Stop the Bleed!

If you are reading this, you have likely heard about the Stop the Bleed campaign that is being conducted nationwide. Stop the Bleed is a national awareness campaign and a call-to-action to provide bleeding control (BCON) training and equipment to bystanders and professionals that are not in the medical fields and empower them to help in a bleeding emergency before medical professionals arrive. image

Unfortunately, much of this campaign is being focused in soft-target facilities such as schools and churches/religious institutions. It is depressing to think that we have to prepare for acts of mass violence in areas where our children go to learn and where we go to worship; however, recent history of mass killings have demonstrated that these areas are statistically more likely to have higher numbers of casualties than other occupancy types. ​

I attended a training on active shooter incidents where the instructor said, “There is a reason that no one is attacking Texas Gun Shows” as the attackers are more likely to meet resistance at events such as those. Those that seek to commit mass killings desire to cause the maximum number of casualties in what will likely be a severely limited amount of time. Due to the highly dynamic nature of these types of incidents, there will likely be a delay in the arrival of medical professionals even when the law enforcement, fire, and medical agencies are fully cooperative, integrated and prepared.

When I went through my first medical training almost three decades ago, there was a heavy emphasis placed upon the concept of “the Golden Hour.”  The Golden Hour is a term that was derived in the Korean and Vietnam Wars and suggested that a soldier that was shot on the battlefield had one hour to be delivered to a trauma surgeon if they had any hope of surviving their wounds. Unfortunately, the numerous casualties our armed services have experienced during the Global War on Terror have provided an incredible amount of data that has demonstrated the Golden Hour to be a misnomer.

A patient that has a gunshot wound involving a large vessel (especially an artery) can bleed out their entire blood volume in as little as three minutes. Without the application of early bleeding control techniques, we can deliver that patient to a surgeon at the outer edge of the Golden Hour, but they are likely to have died 57 minutes before they arrived at the surgical suite. As Dr. Nicholas Senn, founder of the Association of Military Surgeons of the United States, wrote: “The fate of the wounded lies in the hands of the ones who apply the first dressing.” In other words, many of our soldiers or patients involved in these domestic acts of violence do not have an hour, but only mere minutes to have life saving bleeding control techniques applied. Because it will take more than a few minutes to get medical professionals to a patient that is in a large facility during an active shooter incident, a significant number of seriously injured victims can die before they reach the hospital. The help that bystanders offer can often mean the difference between life and death.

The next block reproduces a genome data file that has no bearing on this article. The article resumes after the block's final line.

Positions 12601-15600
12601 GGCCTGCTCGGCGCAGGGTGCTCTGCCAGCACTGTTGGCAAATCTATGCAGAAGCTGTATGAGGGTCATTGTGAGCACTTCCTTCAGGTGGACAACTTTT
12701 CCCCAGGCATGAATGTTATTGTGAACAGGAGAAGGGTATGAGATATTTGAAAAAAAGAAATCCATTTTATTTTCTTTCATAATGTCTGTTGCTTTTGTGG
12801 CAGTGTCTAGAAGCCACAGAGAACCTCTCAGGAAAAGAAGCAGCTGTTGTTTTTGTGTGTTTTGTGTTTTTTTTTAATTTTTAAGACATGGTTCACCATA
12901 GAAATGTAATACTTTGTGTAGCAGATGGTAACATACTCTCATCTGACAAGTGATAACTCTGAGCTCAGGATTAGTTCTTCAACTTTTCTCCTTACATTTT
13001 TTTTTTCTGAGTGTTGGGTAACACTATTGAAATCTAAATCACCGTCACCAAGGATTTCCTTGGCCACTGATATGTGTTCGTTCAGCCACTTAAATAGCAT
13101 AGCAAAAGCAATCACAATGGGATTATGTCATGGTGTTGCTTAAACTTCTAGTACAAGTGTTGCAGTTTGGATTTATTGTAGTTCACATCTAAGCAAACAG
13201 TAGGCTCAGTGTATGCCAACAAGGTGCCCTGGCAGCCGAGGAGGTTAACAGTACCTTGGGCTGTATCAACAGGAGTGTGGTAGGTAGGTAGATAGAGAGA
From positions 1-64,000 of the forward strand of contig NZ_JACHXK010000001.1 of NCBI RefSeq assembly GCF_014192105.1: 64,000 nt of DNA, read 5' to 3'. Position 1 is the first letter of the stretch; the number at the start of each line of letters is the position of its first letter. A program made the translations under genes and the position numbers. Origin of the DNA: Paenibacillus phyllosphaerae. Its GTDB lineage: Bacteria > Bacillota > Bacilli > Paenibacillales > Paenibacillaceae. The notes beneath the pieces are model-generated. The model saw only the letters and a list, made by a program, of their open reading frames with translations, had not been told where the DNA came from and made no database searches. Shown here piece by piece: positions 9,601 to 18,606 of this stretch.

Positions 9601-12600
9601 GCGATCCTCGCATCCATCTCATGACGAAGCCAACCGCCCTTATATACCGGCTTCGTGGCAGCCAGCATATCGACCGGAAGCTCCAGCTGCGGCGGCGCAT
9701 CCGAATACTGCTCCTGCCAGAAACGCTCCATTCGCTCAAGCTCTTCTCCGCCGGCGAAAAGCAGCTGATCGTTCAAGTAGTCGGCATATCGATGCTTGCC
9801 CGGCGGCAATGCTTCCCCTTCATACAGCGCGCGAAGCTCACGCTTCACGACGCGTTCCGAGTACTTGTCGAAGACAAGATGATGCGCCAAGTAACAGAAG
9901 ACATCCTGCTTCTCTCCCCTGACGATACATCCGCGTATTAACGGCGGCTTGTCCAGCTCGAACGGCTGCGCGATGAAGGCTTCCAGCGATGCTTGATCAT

My fire department has recently completed training every teacher, administrator and bus driver in every school in the county on bleeding control (BCON) techniques. Additionally, we have placed BCON kits in every school. While it is sad that this is necessary, our school staffs are fully trained, equipped and empowered to apply the first dressing at an incident that we pray never occurs. While these response techniques are paramount, it is also important to discuss prevention techniques with our education professionals. Research has demonstrated that 88 percent of active shooters 17 years of age or younger have intentionally or unintentionally revealed clues to a third-party about feelings, thoughts, fantasies, attitudes or intentions that may signal the intent to commit a violent act (known as “leakage”). When a concerning behavior was demonstrated by these active shooters it was observed by a peer 92 percent of the time and a teacher/school staff 75 percent of the time. We should remind our teachers and school staffs that along the lines of our Department of Homeland Security’s directive for continual vigilance, “if you see something, say something.”  They should be encouraged to report any concerning behaviors or leakage to their school resource officers or the local law enforcement agency.